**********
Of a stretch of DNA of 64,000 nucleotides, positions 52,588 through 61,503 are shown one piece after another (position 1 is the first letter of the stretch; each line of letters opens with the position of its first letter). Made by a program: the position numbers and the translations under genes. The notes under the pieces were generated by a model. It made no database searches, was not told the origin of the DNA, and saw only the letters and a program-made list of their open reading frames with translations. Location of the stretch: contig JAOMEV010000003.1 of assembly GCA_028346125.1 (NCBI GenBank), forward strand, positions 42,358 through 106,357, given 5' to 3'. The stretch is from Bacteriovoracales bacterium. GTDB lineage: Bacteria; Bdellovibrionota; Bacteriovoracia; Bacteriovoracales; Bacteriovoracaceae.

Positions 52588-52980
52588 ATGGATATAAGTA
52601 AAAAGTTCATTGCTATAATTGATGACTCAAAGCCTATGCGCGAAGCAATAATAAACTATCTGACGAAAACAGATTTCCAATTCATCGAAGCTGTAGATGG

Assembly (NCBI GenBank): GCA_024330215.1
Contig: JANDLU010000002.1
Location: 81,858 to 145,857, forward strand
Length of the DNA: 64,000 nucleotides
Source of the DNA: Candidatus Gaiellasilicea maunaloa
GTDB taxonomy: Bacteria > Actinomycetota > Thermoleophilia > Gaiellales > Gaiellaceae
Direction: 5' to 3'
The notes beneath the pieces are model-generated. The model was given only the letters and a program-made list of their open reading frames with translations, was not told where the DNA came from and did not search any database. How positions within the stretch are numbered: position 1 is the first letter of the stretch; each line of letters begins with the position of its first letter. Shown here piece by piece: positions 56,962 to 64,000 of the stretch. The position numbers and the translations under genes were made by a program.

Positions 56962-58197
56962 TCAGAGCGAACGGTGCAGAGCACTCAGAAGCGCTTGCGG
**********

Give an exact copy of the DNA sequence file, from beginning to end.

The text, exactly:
Of a stretch of DNA of 64,000 nucleotides, positions 52,588 through 61,503 are shown one piece after another (position 1 is the first letter of the stretch; each line of letters opens with the position of its first letter). Made by a program: the position numbers and the translations under genes. The notes under the pieces were generated by a model. It made no database searches, was not told the origin of the DNA, and saw only the letters and a program-made list of their open reading frames with translations. Location of the stretch: contig JAOMEV010000003.1 of assembly GCA_028346125.1 (NCBI GenBank), forward strand, positions 42,358 through 106,357, given 5' to 3'. The stretch is from Bacteriovoracales bacterium. GTDB lineage: Bacteria; Bdellovibrionota; Bacteriovoracia; Bacteriovoracales; Bacteriovoracaceae.

Positions 52588-52980
52588 ATGGATATAAGTA
52601 AAAAGTTCATTGCTATAATTGATGACTCAAAGCCTATGCGCGAAGCAATAATAAACTATCTGACGAAAACAGATTTCCAATTCATCGAAGCTGTAGATGG

Assembly (NCBI GenBank): GCA_024330215.1
Contig: JANDLU010000002.1
Location: 81,858 to 145,857, forward strand
Length of the DNA: 64,000 nucleotides
Source of the DNA: Candidatus Gaiellasilicea maunaloa
GTDB taxonomy: Bacteria > Actinomycetota > Thermoleophilia > Gaiellales > Gaiellaceae
Direction: 5' to 3'
The notes beneath the pieces are model-generated. The model was given only the letters and a program-made list of their open reading frames with translations, was not told where the DNA came from and did not search any database. How positions within the stretch are numbered: position 1 is the first letter of the stretch; each line of letters begins with the position of its first letter. Shown here piece by piece: positions 56,962 to 64,000 of the stretch. The position numbers and the translations under genes were made by a program.

Positions 56962-58197
56962 TCAGAGCGAACGGTGCAGAGCACTCAGAAGCGCTTGCGG